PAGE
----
On August 20 in Alexandria, VA, 340B manufacturers and their partners gathered to discuss the state of 340B at the fifth annual CBI 340B Manufacturers Summit, covering a wide variety of perspectives. The conference provided information about state Medicaid, covered entities, manufacturers and those vendors who work closely with manufacturers. Sentry was one of the few attendees who held an interest in what impacts the covered entity, which allowed us to gain valuable insights.
Think tank versus boot camp
Attendees had two pre-conference workshops to choose from—a 340B boot camp that served as a primer on the program, as well as a senior-level think tank discussion covering best practices and complex issues. The think tank workshop focused on the perspective of the manufacturer. Discussions there centered around Medicaid resources and preventing duplicate discounts, and more specifically, the lack of consistency between the states. The fact is that not every state provides claims-level detail, which has led manufacturers to make inquiries to covered entities in certain states more frequently.
Good faith inquiries from manufacturers to covered entities was also a major topic during this event. One speaker pointed out that the current reimbursement system does not work with the way the Medicaid rebate program is designed. Upon further review and discussion, presenters concluded that the replenishment model is ideal, as rebates are not provided on 340B transactions under this model.
Covered entity perspective
The collaboration during this conference between manufacturers and covered entities was a breath of fresh air, as both sides worked to understand the complex 340B environment, in areas from data integrity to audit practices. The hospitals discussed how covered entity decisions drive software configurations, internal audit review and how they manage manufacturer inquiries. Discussions covered the good and the bad, with real-world examples to illustrate the points. Presentations from Sentry and covered entities provided insight into data channels, the mapping of locations and reporting requirements. Manufacturers who attended these presentations commented that they walked away with a much greater appreciation for the datasets required and how data integrity is a key factor in compliance.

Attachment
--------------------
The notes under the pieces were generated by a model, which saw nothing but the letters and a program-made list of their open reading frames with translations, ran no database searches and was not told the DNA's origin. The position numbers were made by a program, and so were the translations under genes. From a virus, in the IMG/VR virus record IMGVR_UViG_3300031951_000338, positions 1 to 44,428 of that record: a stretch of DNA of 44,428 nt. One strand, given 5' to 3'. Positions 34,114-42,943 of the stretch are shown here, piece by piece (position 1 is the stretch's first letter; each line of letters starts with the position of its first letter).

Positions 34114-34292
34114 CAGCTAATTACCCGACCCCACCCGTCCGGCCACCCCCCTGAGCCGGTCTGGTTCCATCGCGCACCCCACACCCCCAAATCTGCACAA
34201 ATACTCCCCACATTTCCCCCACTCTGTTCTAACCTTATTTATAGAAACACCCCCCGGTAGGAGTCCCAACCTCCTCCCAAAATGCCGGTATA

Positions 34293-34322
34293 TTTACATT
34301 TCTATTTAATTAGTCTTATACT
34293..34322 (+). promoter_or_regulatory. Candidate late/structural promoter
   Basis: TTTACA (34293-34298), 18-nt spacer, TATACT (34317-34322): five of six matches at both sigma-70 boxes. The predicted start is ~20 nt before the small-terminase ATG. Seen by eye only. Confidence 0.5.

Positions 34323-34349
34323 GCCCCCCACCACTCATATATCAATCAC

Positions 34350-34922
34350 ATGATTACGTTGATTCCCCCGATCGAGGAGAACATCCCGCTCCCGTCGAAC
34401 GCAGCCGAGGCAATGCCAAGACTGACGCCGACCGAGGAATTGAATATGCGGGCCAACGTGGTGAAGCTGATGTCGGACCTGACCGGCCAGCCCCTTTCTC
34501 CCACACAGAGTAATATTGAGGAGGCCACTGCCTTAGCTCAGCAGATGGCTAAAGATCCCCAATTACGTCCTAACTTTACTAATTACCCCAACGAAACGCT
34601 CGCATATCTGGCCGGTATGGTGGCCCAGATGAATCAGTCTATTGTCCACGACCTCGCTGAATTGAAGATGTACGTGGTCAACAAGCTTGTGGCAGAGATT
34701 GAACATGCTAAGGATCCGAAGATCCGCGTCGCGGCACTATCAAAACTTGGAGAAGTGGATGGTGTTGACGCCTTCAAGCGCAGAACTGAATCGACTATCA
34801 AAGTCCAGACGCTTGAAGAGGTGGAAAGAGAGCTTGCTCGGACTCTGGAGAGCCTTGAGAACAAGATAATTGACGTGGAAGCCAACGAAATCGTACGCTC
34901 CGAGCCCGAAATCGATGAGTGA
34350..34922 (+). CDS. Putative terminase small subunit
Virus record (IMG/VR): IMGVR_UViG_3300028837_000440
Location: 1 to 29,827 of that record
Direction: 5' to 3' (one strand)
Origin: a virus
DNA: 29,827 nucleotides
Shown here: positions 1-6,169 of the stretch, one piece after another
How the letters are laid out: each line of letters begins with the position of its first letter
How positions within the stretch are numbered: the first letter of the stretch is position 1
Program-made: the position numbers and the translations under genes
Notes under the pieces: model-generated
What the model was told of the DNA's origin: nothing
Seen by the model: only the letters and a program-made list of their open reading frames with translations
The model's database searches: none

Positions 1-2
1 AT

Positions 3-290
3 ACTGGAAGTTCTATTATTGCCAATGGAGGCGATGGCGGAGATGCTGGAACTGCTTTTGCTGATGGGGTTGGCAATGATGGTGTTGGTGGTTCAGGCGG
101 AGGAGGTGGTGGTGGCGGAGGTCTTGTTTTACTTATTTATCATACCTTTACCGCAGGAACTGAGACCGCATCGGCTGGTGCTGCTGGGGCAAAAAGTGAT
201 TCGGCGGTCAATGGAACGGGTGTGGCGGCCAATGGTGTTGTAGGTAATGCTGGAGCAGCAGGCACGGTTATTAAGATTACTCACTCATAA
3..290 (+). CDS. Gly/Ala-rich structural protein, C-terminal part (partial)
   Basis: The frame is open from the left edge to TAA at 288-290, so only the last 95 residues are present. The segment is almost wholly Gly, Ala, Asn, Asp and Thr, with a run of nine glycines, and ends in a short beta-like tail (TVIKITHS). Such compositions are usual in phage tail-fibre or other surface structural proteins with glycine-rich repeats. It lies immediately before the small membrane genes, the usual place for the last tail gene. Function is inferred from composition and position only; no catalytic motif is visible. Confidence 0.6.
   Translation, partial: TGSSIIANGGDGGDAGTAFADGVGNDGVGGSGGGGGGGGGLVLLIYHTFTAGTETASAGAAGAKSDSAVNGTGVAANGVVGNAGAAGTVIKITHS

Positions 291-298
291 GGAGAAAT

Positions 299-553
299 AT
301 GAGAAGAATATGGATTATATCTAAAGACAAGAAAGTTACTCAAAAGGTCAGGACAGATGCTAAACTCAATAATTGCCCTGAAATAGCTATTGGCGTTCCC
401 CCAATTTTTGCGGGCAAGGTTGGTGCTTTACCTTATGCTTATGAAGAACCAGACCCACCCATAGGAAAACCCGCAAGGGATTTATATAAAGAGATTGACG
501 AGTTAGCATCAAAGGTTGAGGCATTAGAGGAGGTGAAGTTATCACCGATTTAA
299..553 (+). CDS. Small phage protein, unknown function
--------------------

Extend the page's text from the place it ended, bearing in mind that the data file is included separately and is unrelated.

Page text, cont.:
A big focus this year was drug pricing proposals and the resulting impact on the 340B program. Topics covered included everything from how changes to URA or AMP could reduce the 340B price to Medicaid bundled billing. It was clear that manufacturers and their industry stakeholders were misunderstanding the way 340B transactions move through the supply chain—they were using the term “reclassification” to describe what was actually retrospective inventory management.
Sentry was able to add some clarity as a participant in the discussion, sharing with the audience that inventory is bought ‘neutral,’ and it’s only when a purchase qualifies for 340B and a unit of issuance is met that a purchase can be made under 340B, according to the replenishment model. Retail pharmacy Medicaid claims are typically excluded from 340B unless the state and covered entity have an agreement in place. The objective under this model is to prevent duplicate discounts.